The initial formation is divided into three primary stages: An Orientation stage, an Inquiry stage, and a Candidacy stage. The Orientation stage is a time for determining a person’s interest, eligibility and disposition to enter the rest of the process.
The Inquiry stage is a time of learning about the Franciscan charism and history. It is an important time of discernment to determine if the inquirer has a vocation to the Order. If a vocation is discerned, both by the individual and the local fraternity, the inquirer is received into the Order at a brief ceremony surrounded by their new brothers and sisters.
The goal of the final Candidacy phase of formation is the candidate’s profession to live the Rule of the Secular Franciscan Order. Profession is a lifetime commitment to follow the Gospel in fraternal relationship with other professed sisters and brothers.
Formation at The Friary of Saint Miriam
The process of becoming a professed Secular Franciscan at Saint Miriam is a journey akin to a First Order Friary in that it culminates in a lifelong commitment to live the gospel following the example of St. Francis of Assisi. This formation process unfolds in regularly scheduled formation sessions during which the home study material is thoroughly discussed. Our priests are Friars who will guide, direct, and embrace you as formation begins and your soul discovers a calling. To discern becoming a Candidate for Permanent Vows as a Friar Minor (OSF), Click Here.
The first stage, Orientation, provides time for dialogue and developing relationships in fraternity. During Orientation you will be introduced to the lives of St. Francis and St. Clare and share in Franciscan prayer life. You will be given general information about the Secular Franciscan Order. You must attend monthly meetings and spiritual direction. Orientation is a time to discern if the Spirit is calling you to a Secular Franciscan vocation. The period of Orientation is a minimum of six months.
The second stage, Inquiry, is the first real formal period of initiation. It is a time of in-depth study of the lives of St. Francis and St. Clare. During Inquiry, you will learn about the Franciscan charism and Franciscan history. You will deepen your understanding of what it means to be secular and Franciscan, and you will continue to discern if the Spirit is calling you to the Secular Franciscan way of life. The period of Inquiry is a minimum of six months to a year. If a vocation is discerned, the Inquirer is received into the Order.
The third stage, Candidacy, is the final formal period of initiation. It is a time of preparing for permanent commitment by immersion into fraternity life. Central to this stage of formation is to observe the gospel of our Lord Jesus Christ by following Saint Francis of Assisi, who made Christ the inspiration and the center of his life with God and people.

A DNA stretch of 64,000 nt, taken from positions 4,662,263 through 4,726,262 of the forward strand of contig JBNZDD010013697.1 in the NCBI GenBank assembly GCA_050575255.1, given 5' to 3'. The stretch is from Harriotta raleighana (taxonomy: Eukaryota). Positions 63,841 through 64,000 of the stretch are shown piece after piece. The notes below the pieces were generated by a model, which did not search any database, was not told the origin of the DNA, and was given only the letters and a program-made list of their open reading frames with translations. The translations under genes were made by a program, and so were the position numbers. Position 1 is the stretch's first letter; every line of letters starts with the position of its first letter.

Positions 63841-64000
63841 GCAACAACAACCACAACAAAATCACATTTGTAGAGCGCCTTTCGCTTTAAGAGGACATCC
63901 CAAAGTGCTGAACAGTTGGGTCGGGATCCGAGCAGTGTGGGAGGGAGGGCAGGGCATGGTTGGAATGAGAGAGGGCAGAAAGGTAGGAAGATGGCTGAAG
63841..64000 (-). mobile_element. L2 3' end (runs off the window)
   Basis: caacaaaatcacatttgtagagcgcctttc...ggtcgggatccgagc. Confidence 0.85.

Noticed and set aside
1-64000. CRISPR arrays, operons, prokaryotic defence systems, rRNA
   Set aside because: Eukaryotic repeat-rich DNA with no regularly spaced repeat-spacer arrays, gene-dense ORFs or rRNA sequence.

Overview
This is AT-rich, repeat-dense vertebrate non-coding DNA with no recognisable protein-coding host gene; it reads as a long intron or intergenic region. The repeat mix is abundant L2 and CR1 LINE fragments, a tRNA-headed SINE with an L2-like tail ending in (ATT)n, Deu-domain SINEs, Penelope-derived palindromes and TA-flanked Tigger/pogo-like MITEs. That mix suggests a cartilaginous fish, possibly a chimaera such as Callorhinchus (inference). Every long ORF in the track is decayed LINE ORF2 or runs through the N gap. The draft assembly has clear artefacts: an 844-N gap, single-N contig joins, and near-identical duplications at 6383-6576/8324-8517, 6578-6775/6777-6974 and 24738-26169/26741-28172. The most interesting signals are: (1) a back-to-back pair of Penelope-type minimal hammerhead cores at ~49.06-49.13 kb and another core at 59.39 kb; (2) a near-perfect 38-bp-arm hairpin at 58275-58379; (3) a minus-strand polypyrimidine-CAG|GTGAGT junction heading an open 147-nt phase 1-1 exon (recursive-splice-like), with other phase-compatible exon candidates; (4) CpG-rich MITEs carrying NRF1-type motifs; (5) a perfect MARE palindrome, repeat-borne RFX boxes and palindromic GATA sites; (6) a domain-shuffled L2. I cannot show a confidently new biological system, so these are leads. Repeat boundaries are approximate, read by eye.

After profession of the Franciscan Rule and permanent commitment to the gospel way of life, the newly professed member joins the rest of the fraternity in ongoing formation.
The TAU Cross Symbol
Often people find this symbol in relation to all the various communities of Franciscan faith and formation. St. Francis used the TAU in his writings, painted on the walls and doors of the places where he stayed, and used it as his only signature on his writings.
The first recorded reference to the TAU is from Ezekiel 9:4, “Go through the city of Jerusalem and put a TAU on the foreheads of those who grieve and lament over all the detestable things that are done in it.” The TAU is the last letter of the Hebrew alphabet and looks very much like the letter “T.”
At the Fourth Lateran Council, on November 11, 1215, Pope Innocent made reference to the TAU and quoted the above verse in reference to the profaning of the Holy Places by the Saracens. It is widely accepted that St. Francis was present at the Fourth Lateran Council and that he heard the words of Pope Innocent III when he said, “The TAU has exactly the same form as the Cross on which our Lord was crucified on Calvary, and only those will be marked with this sign and will obtain mercy who have mortified their flesh and conformed their life to that of the Crucified Savior.” From then on, the TAU became Francis’ own coat of arms.
St. Bonaventure said, “This TAU symbol had all the veneration and all the devotion of the saint: he spoke of it often in order to recommend it, and he traced it on himself before beginning each of his actions.” Thomas of Celano, another Franciscan historian writes, “Francis preferred the Tau above all other symbols: he utilized it as his only signature for his letters, and he painted the image of it on the walls of all the places in which he stayed.”
In the famous blessing of Brother Leo, Francis wrote on parchment, “May the Lord bless you and keep you! May the Lord show His face to you and be merciful to you! May the Lord lift up His countenance upon you and give you peace! God bless you Brother Leo!” Francis sketched a head (of Brother Leo) and then drew the TAU over this portrait.
Due, no doubt, in large part to Francis’ own affection for and devotion to the TAU, it has been a well-recognized and accepted Franciscan symbol among Franciscans of various denominations and of all orders within those denominations for centuries. It remains so today. The TAU carries with it all of the symbolism of the Cross of Christ as well as Francis’ ideal of life and dream for himself and his followers.